If we stopped talking about "ID theft" and just went back to fraud, the companies would already have the motivation to tighten their ID checks.

Comment Re:Rather a Poor Metric (Score 1) 659

The latest standards from AERA, APA, NCME require test publishers (which includes surveys, self-report tools, etc.) to collect evidence to support the interpretations they claim can be made of the test results. That doesn't mean they all do, and instruments developed by researchers for their own research usually lack that evidence. Whether or not a test has such evidence largely determines its quality. Higher-end (expensive) tests like Student Self-concept Scale will pay for the research to support it.

The whole subfield of supporting certain interpretations of test results is called "test validity," which is slightly different from either logical validity or scientific validity. The popular model is based on the work of Lee Cronbach, but the most advanced model (which is canonized in the latest standards) came from the work of Samuel Messick. The Wikipedia articles reflect this duality with "Validity (Statistics)" describing Cronbach's view, and Test Validity describing Messick's.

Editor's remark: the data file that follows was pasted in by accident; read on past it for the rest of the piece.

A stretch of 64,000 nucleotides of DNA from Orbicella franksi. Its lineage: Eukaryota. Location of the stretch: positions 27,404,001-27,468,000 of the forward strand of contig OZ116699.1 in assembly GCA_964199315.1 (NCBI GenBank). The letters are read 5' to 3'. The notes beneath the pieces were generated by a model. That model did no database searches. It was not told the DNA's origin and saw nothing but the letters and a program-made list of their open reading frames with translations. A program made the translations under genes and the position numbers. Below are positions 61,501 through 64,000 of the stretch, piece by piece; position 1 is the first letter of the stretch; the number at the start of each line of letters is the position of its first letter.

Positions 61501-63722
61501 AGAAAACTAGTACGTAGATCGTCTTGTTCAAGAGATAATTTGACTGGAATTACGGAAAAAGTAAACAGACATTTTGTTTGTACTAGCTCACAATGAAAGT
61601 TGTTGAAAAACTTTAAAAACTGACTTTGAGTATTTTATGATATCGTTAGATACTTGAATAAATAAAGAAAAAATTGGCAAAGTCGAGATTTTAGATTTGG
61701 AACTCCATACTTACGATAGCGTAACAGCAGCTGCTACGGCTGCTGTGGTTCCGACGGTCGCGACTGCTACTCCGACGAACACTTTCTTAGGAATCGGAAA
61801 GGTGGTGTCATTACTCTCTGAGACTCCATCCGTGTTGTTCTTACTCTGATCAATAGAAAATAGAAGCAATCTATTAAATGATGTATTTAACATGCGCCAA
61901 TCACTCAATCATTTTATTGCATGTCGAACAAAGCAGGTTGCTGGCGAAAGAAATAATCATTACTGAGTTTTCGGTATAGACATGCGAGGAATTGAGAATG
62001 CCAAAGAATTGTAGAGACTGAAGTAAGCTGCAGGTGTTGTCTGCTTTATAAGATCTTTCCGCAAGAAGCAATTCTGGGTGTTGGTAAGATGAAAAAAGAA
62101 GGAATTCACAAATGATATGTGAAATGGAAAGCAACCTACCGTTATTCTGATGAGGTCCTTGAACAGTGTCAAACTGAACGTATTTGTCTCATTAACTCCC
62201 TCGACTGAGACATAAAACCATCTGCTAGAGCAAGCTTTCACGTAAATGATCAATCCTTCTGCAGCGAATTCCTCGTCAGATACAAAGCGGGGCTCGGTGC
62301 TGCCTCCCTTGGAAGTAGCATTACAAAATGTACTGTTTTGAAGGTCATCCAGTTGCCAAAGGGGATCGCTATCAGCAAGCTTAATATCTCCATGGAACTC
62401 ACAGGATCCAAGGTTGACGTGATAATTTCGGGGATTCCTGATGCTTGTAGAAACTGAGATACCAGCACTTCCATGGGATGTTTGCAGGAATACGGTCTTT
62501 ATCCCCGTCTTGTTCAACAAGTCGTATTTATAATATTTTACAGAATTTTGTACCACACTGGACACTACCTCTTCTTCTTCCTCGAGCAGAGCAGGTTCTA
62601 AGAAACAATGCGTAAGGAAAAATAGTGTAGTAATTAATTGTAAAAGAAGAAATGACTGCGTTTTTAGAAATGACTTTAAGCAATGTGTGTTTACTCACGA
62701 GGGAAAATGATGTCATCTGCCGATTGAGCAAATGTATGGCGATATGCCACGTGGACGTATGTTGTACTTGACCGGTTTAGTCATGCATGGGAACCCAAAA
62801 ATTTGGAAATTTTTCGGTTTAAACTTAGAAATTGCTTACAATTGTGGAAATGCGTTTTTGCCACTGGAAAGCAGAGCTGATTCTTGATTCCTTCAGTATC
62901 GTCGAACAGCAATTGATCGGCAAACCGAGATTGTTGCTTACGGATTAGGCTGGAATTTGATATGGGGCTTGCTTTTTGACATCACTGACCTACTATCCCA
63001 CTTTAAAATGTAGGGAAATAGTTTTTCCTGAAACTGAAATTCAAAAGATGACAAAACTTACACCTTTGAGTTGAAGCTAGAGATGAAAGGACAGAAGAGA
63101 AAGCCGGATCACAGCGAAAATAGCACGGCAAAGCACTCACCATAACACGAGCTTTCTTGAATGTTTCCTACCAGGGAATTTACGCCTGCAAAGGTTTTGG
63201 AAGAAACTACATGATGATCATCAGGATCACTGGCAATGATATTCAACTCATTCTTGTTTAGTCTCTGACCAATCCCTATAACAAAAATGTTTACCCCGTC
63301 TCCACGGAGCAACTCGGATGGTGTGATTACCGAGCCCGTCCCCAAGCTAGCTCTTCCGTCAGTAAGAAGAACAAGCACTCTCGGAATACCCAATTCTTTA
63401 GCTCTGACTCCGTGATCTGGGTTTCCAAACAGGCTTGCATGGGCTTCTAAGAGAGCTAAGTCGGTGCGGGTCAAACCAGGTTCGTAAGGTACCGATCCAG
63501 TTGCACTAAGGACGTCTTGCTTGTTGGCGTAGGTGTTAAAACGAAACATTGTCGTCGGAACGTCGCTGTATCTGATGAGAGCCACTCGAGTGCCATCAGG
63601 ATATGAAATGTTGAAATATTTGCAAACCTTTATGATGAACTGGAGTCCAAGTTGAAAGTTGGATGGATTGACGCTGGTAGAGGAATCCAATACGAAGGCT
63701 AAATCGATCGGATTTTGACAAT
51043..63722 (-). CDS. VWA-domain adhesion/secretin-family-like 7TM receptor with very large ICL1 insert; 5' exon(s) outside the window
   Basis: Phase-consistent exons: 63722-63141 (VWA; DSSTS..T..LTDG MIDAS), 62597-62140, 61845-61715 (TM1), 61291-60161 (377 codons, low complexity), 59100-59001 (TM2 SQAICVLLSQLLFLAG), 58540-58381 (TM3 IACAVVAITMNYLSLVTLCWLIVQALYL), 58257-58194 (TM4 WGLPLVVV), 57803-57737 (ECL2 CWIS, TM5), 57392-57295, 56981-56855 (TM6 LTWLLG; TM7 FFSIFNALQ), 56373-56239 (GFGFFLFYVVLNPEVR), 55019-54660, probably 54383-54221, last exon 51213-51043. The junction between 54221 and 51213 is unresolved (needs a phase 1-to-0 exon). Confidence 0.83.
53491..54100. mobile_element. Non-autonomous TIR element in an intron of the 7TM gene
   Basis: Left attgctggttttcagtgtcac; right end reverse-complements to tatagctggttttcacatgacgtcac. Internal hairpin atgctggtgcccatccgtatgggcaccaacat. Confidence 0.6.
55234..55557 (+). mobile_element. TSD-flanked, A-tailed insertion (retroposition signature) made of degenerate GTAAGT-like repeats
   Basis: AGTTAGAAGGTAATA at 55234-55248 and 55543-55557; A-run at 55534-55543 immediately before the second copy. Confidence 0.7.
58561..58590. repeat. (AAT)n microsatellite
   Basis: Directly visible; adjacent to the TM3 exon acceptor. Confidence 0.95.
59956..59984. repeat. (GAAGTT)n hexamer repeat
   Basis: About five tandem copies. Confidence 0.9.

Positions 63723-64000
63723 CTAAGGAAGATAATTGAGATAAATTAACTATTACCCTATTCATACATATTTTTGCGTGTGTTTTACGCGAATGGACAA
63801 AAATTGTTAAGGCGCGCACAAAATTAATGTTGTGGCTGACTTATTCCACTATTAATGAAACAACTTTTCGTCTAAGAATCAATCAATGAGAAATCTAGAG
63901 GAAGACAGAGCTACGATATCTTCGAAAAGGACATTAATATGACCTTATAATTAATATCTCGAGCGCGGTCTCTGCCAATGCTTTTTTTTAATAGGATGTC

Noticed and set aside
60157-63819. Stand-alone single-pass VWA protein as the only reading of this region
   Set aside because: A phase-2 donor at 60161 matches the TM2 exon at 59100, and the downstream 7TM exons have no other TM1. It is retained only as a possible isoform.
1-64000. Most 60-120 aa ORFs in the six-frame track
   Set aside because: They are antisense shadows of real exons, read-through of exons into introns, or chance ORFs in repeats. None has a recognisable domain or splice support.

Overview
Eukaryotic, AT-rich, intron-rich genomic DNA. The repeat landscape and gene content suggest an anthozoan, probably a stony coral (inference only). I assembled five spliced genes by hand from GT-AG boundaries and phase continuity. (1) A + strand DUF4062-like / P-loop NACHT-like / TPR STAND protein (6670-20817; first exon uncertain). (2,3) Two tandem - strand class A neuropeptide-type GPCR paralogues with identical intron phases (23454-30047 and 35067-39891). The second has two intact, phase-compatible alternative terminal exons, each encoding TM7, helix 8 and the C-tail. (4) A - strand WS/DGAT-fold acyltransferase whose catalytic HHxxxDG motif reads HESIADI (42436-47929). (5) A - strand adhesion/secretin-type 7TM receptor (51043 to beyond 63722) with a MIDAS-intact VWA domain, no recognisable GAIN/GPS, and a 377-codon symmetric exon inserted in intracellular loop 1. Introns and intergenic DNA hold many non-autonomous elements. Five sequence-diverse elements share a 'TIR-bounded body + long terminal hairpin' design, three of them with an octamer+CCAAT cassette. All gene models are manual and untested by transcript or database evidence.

To answer your question, correlation has been an enormous part of validity, to the point that a correlation coefficient has been called a "validity coefficient," though this terminology is falling out of favor. (As a graduate student, I was humbled by an established leader in the field when he dismissed my correlations with, "You can get anything to correlate.") Correlation is an important tool, but it's a first step.

Some studies do ask other people to verify someone's self-rating, and some scales (e.g. The Vineland Adaptive Behavior Scale) have others (informants) fill out ratings on the examinee. The examinee never even sees the test (though the examiner must have their or their legal guardian's permission).